Friday, September 6, 2013

Generalization of credibility

There's a very simple concept that nobody should have any difficulty in accepting: Just because a writing mentions some things that are demonstrably factual, that doesn't automatically mean that everything that's written there is factual.

There's absolutely nothing controversial or strange about this, and it should be quite easy to accept. A work of fiction is the most prominent example: Many works of fiction talk about real places and real events, yet also talk about completely fictional people, events and places. For example, if a book talks about real cities like London or New York, that doesn't give any kind of credibility to what the same book says about, for example, vampires or werewolves.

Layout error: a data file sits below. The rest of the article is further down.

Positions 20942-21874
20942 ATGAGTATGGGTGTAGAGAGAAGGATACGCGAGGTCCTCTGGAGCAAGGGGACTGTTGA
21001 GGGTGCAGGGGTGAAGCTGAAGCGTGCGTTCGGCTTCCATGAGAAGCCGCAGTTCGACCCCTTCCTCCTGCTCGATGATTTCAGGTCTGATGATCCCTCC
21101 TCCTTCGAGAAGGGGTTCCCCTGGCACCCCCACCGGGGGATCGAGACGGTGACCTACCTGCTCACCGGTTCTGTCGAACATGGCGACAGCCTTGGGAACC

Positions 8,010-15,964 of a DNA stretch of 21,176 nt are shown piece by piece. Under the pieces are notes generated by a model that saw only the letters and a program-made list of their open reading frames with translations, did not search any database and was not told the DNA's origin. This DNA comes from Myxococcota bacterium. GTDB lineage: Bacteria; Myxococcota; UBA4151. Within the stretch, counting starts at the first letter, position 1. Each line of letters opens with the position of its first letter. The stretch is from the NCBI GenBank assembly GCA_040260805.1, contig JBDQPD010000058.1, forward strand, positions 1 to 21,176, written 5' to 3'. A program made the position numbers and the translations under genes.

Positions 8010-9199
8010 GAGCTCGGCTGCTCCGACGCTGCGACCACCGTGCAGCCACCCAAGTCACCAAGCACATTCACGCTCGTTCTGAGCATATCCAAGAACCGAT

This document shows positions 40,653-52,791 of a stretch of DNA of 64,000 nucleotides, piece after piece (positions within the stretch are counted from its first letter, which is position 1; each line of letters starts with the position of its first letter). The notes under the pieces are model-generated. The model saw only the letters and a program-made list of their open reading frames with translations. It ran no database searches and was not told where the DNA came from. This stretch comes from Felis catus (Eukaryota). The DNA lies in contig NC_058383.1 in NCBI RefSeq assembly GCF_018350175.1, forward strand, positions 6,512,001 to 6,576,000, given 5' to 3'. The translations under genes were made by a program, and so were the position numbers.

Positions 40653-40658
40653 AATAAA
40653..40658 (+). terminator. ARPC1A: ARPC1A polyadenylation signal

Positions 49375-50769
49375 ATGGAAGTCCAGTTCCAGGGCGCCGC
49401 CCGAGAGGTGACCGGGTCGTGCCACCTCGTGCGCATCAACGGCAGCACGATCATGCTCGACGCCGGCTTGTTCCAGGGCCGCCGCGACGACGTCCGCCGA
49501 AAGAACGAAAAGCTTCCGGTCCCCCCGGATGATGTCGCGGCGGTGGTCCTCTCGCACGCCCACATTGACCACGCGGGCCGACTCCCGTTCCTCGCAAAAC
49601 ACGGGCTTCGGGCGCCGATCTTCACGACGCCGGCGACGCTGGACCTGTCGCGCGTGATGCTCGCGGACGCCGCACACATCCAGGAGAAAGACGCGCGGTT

This is such a simple concept that even a small child ought to understand it. Yet many Christians seem completely incapable of this.

When asked how can we know that what the Bible says is true, they will almost invariable resort to pointing out the few parts of it that are easy to accept. They will point out how, for example, archaeology confirms many of the events and places depicted in the Bible. They will point out things that the Bible says that happen to be true (a good example is the concept of washing hands helping to prevent diseases from spreading.)

For some reason they seem to be incapable of understand the simple concept that simply because a book talks about real places and real events, that doesn't mean that everything that the book claims is true. Yet they use this argument all the time.

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